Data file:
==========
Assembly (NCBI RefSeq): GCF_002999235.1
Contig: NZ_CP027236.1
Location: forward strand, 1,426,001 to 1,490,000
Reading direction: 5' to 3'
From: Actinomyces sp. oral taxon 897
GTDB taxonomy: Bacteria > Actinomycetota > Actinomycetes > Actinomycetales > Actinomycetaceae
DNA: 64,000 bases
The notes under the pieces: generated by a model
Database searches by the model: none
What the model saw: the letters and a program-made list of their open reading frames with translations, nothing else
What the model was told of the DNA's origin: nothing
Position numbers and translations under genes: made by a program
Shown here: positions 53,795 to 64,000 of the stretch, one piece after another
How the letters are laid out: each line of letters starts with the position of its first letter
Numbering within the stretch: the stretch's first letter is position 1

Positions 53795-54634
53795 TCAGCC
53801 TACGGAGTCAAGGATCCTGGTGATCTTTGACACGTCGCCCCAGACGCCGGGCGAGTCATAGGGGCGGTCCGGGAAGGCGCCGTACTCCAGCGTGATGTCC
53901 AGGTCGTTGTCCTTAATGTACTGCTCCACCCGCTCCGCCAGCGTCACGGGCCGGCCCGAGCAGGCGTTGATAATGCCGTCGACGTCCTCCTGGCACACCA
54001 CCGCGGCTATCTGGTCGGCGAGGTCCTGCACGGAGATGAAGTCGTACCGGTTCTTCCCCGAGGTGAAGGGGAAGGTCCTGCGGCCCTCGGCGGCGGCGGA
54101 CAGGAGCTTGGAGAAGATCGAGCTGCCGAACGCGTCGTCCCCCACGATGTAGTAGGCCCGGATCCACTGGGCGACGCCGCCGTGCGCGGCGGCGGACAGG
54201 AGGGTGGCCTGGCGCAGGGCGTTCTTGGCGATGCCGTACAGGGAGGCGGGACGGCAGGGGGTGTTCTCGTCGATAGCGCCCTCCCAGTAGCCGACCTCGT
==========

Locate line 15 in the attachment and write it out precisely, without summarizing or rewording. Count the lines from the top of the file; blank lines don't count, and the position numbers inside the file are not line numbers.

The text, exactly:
Numbering within the stretch: the stretch's first letter is position 1